In school, I noticed a lot of the kids were using an old past participle, “swoll”, to describe what we called buff, i.e. a bit tumescent with great exertion as in weight lifting. The dictionary or standard past participle now is swollen, but I noted by wife uses swoll, one of the few remnants in her standard speech from her Black English background. Swoll would have been the form heard by slaves from those folks from the British Isles they worked around, like “aks” for “ask”. As the forms changed in the standard language, they remained as remnants of early acquisition of English by the slaves.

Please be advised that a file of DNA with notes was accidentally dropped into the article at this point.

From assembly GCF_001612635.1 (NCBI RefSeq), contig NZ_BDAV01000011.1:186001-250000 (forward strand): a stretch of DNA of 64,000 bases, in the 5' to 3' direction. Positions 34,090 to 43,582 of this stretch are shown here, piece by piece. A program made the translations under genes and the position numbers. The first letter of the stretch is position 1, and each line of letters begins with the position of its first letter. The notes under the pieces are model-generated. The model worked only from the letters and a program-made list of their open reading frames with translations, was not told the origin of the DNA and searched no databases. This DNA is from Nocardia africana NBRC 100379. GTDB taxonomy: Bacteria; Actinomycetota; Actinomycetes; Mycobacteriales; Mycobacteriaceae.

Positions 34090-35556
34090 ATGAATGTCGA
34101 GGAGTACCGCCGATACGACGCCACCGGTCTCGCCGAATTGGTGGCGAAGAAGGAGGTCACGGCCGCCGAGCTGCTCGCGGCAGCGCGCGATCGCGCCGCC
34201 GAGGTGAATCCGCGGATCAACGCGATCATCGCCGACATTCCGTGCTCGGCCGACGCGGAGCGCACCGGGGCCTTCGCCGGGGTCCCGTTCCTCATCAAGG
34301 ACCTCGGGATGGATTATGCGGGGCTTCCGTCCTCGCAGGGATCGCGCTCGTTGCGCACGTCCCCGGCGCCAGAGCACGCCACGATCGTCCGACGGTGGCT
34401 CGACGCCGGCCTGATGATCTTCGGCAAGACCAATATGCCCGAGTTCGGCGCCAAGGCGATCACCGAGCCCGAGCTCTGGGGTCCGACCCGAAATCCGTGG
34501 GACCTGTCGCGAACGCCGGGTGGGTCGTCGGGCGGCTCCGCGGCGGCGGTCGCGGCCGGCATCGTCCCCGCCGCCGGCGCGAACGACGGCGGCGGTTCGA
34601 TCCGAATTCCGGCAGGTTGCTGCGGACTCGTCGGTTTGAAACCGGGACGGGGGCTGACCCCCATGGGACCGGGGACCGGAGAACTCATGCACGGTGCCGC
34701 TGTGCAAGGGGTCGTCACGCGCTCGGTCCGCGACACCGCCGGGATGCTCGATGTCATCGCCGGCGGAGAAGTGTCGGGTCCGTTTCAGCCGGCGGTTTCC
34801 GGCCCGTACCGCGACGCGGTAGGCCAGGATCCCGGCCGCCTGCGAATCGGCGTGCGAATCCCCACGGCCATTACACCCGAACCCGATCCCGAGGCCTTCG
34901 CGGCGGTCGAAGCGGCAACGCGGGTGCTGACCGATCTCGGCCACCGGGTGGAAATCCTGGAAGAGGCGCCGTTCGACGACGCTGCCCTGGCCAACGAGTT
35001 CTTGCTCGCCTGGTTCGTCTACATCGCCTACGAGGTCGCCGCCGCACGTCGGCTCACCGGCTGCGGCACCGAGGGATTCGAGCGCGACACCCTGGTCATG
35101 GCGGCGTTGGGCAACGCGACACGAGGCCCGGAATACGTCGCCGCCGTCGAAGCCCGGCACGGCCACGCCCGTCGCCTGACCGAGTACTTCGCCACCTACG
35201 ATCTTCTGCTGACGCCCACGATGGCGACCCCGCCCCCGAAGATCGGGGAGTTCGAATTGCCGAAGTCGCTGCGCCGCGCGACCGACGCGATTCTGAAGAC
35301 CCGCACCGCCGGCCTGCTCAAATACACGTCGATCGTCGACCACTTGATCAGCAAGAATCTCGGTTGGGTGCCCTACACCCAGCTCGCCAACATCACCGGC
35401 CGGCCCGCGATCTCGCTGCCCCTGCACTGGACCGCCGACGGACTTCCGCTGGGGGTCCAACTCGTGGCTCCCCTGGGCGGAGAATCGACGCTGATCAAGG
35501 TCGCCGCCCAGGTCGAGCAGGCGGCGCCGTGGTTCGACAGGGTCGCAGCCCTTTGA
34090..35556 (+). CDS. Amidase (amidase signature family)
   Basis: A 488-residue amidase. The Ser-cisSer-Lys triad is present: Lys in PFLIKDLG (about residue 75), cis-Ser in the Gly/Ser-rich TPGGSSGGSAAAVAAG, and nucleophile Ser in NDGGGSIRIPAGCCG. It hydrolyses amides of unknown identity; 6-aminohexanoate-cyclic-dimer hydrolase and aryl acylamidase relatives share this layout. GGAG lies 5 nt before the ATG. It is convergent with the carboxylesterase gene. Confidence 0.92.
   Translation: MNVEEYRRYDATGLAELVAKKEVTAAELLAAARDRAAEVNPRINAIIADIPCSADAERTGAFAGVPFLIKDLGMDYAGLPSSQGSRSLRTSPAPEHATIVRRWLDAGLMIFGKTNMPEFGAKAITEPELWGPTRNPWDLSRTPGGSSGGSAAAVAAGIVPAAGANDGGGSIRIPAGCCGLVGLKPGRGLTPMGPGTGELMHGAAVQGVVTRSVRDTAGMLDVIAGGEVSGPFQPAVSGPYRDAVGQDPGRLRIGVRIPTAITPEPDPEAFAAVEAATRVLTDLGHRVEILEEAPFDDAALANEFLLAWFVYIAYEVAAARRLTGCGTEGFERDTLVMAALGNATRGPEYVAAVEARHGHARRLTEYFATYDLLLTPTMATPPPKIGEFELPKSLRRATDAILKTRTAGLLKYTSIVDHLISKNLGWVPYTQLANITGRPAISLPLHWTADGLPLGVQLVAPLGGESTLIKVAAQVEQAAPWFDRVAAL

So I got to thinking about how Blacks dominate sports in so many ways in our society and how it would be likely to hear a Black athlete say of someone working out strong, “He was all swoll.” Other athletes would pick up the expression and thus it would pass into the mainstream, roundly condemned by the mavens but a clear reflection of the speech of a community whose prominence in sports leads to some adoption of its word treasure.